First of all you should understand that we interpreted transparency and openness as a way to provide clarity to different actors, including other parts of government, about the availability of public financing for various services and activities. Secondly, transparency was important for us to argue with donors in favor of providing foreign aid as budget support. And donors wanted to make sure that the budget was transparent, so that they could see where resources were going. Recent improvements did in fact convince many donors — especially bilateral ones, as multilaterals were already on board — to provide more resources through the government budget, or to provide us with better information on their spending.
“We rarely faced questions from civil society. Sometimes questions came from the media, but mainly from parliament and sometimes unions or interest groups.”
Parliament has been the source of most demand for budget information. In presidential systems like ours, parliament has a particular interest in double-checking what the executive branch does with public resources. Usually, requests from parliament were related to such information as allocations to specific constituencies. In general terms, we did not face political hurdles and significant resistance to transparency reforms. The resistance was mostly bureaucratic and related to changing systems and practices, rather than to transparency per se.
“In our case, transparency reforms were spearheaded by technicians in the Ministry of Finance, based on conviction that transparency can be helpful in many ways, and responds to the needs of different clients.”
International assessment tools like the Open Budget Survey and the PEFA methodology were also useful for us to understand global norms and standards, and see what we could do to improve, even though clearly each country context has its own characteristics, and in certain ways various tools could be made more complementary. Our recent up-and-down performance on the Open Budget Index might be a signal that we need to do more to institutionalize our reforms — for example through legal reforms — rather than promote ad hoc improvements.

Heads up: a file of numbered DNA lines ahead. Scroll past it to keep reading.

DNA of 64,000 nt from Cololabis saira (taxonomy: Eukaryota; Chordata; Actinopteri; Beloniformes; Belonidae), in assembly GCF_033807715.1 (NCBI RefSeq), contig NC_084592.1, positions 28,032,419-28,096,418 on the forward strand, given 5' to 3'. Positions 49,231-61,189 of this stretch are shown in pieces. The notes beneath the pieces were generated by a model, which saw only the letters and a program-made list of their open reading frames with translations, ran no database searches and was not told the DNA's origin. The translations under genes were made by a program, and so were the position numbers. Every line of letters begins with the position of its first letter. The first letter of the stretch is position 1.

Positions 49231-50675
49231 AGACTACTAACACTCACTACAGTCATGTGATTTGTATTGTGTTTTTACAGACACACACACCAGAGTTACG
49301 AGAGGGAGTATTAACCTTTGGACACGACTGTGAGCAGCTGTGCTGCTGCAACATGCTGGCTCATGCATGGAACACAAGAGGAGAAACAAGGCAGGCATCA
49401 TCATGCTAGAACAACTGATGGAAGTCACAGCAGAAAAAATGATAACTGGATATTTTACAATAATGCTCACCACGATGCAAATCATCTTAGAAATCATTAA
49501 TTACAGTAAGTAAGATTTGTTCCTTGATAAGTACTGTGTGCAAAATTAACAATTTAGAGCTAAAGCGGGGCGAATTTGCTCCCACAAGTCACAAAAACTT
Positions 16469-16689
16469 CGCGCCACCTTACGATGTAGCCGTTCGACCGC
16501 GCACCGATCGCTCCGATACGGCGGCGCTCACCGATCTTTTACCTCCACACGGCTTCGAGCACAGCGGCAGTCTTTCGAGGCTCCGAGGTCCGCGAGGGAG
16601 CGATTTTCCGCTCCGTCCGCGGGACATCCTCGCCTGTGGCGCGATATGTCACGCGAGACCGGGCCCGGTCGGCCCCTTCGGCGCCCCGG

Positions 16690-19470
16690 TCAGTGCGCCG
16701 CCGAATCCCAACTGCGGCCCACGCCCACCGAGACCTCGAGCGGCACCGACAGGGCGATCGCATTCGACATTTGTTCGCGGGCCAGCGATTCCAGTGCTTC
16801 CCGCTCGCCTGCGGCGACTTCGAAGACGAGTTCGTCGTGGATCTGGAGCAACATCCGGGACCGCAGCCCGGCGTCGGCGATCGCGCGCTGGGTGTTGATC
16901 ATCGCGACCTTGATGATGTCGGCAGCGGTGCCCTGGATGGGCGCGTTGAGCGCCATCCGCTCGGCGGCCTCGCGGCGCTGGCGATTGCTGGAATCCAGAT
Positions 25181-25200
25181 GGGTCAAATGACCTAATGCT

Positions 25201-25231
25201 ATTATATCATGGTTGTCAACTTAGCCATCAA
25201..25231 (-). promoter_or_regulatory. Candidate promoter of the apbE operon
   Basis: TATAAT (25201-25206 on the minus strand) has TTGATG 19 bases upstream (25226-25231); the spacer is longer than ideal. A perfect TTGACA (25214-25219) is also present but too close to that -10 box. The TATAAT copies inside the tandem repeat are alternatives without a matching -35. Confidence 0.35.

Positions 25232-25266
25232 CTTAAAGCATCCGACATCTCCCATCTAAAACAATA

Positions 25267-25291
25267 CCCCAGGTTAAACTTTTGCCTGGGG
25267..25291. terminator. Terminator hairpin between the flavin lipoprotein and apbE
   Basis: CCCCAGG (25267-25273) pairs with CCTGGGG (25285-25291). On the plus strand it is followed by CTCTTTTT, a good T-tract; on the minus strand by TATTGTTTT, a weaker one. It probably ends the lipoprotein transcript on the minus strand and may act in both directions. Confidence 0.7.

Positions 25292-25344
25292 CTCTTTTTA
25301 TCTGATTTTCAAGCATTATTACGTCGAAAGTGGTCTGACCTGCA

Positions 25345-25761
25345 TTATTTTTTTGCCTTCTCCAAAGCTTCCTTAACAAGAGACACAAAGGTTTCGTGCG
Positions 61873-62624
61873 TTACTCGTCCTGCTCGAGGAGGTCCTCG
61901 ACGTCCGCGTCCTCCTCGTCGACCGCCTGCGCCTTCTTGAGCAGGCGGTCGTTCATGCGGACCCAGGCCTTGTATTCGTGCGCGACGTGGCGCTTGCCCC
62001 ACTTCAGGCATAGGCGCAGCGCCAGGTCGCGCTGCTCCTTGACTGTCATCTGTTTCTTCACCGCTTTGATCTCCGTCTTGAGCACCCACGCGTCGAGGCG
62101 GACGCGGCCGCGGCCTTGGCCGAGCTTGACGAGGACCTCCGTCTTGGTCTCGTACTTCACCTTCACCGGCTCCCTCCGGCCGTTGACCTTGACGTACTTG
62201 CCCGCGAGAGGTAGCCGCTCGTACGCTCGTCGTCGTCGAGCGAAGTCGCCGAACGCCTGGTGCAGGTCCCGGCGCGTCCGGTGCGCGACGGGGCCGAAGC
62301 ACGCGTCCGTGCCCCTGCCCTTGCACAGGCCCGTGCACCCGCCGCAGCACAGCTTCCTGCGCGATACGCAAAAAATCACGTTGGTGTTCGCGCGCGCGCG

What is the role that international initiatives like GIFT could play in promoting fiscal openness?
I think that the most important role for GIFT is still that of advancing international norms and standards around fiscal openness, while at the same time recognizing the peculiarities of each country. GIFT should work on norms that are general enough to accommodate differences in country contexts.
Two other areas that deserve GIFT’s attention are building the capacity of civil society organizations to make effective use of budget information — in order to put further pressure on governments to open up budgets — and promoting the use of new, “proper” technologies that can facilitate access to fiscal information and promote accountability.
The interview took place on 5 October 2015.
For more details on Afghanistan’s fiscal openness reforms, see:
Bizhan, N. (2012). Budget Transparency in Afghanistan: A Pathway to Building Public Trust in the State. Washington, DC: International Budget Partnership.
Guinn, D. E. and J.D. Straussman, (2016). ‘Improving the Budget Process in Fragile and Conflict-Ridden States: Two Modest Lessons from Afghanistan’. Public Administration Review, 76: 263–272.